Greg McNeil of the Cape Breton Post, a local newspaper from the saltwire network interviewed our CTO. This is from the publication.
SYDNEY, N.S. —
Even at an early age, Veronica Merryfield showed a knack for problem solving and a penchant for learning something new. It was a skill set that many Cape Breton startups would benefit from in later years.
She was around seven when she learned to play piano and, in her teens, when the sound emerging from an analog synthesizer caught her ear, she built her own. She would also carve out her own bass guitar, mostly because she wanted to play one.
Those would be considered projects or hobbies and not problems, so it was in her working life that a knack for seeing and solving issues others could not would start to emerge.
“I was born intersexed. I was initially raised male and I had to get all that sorted out in an era when the solution was probably electric shock treatment, and to parents who were fiercely religious,” Merryfield said during a recent Skype interview with the Cape Breton Post.
“As a young kid, I became very independent because I didn’t have the kind of support that I needed. I look back now and see there was a high degree of emotional, psychological independence because I had to be. That kind of tends to drive you differently.”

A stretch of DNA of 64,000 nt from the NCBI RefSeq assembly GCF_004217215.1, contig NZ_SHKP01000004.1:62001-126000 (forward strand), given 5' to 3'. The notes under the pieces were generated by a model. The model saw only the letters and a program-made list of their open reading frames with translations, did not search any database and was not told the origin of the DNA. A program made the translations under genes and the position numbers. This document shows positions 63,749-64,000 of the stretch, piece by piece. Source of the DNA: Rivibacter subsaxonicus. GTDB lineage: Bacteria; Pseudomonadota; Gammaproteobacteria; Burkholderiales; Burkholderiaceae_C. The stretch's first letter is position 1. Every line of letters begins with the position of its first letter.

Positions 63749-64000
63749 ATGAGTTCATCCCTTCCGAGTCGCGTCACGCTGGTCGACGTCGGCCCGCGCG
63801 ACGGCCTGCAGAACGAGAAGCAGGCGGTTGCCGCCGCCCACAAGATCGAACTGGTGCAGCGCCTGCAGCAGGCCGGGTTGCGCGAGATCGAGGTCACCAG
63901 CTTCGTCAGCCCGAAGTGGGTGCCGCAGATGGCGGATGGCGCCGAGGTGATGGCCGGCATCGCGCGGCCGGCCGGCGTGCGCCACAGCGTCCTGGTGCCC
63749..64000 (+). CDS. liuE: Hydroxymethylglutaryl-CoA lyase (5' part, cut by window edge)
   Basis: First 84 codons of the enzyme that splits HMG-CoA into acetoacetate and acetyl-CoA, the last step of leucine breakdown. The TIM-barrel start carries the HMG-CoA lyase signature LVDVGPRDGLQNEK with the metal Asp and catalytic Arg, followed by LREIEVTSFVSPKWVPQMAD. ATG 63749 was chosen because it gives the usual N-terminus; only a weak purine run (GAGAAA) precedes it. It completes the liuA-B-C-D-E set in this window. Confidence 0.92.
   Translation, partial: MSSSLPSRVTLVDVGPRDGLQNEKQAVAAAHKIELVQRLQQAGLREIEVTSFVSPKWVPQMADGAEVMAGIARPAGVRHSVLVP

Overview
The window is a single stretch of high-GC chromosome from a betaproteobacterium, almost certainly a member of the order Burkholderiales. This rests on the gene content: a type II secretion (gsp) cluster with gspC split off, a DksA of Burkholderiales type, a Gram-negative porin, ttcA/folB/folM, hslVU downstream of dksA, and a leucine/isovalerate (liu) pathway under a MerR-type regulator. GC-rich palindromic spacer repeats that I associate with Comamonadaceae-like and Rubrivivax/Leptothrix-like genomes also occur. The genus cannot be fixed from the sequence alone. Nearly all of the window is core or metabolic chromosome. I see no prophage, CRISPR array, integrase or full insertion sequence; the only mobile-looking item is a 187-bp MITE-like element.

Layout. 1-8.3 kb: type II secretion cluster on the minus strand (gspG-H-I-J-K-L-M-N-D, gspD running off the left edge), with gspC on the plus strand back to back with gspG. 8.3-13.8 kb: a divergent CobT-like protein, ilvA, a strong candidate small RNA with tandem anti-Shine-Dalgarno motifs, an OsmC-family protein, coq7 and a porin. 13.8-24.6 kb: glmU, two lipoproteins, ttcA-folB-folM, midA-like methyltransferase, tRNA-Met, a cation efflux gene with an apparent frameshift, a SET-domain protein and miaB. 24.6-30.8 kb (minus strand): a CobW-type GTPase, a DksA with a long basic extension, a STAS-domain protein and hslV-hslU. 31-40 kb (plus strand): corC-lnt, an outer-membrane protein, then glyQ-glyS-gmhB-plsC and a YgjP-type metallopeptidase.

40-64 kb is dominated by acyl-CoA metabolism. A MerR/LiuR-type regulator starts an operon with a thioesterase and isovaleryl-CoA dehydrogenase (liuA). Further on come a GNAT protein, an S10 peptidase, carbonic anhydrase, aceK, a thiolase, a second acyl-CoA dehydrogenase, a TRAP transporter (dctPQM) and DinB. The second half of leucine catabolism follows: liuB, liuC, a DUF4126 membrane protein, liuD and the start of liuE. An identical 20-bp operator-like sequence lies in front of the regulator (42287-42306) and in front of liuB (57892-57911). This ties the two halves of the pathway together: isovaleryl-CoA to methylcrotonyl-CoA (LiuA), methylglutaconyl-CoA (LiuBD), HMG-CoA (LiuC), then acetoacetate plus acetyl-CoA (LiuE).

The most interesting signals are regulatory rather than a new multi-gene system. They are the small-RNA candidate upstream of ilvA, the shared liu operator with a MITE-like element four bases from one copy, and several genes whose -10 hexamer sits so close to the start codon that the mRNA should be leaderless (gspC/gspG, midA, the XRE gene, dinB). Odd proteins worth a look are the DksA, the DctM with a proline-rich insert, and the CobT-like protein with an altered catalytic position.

Merryfield was born in East London and would go on to study electronic engineering in the 1980s. Her first job out of university was as a technician at a hospital, fixing everything from life support machinery to toilets and all things in between.
Cost-cutting at the hospital meant a new job in the petrochemical industry working on density and flow meters. It was also the trigger for some world travelling that would eventually lead her to Cape Breton and its startup community.
Working with custom automation equipment, gas flow analysis for power stations, and then industrial inkjet printing would follow.
In the auto industry, Merryfield wrote the operating system for a Formula 1 race car and did work on commercial diesel engine controllers, which would lead to new experiences in Detroit working for Caterpillar, General Motors and others.
As her resume continued to grow, she found herself working with thermal cameras to identify failing brakes in large cement kilns and working with companies that make software for cellular phones.
She made her way to Israel in 2002 to work on solid state storage devices — new tech at the time but everyone uses flash devices and flash memory these days.
“I had a job offer back in England, one in Finland with Nokia and I had an offer in Vancouver with a consultancy company. I took the Vancouver one because I had been everywhere else and not Vancouver.”
Commuting regularly, Merryfield met someone working with BC Hydro who had a product not working particularly fast. She made a few successful suggestions after a 30-minute look. That connection led to work on parallel computer architecture, initially on an IBM contract, and then film production, particularly rendering for animators.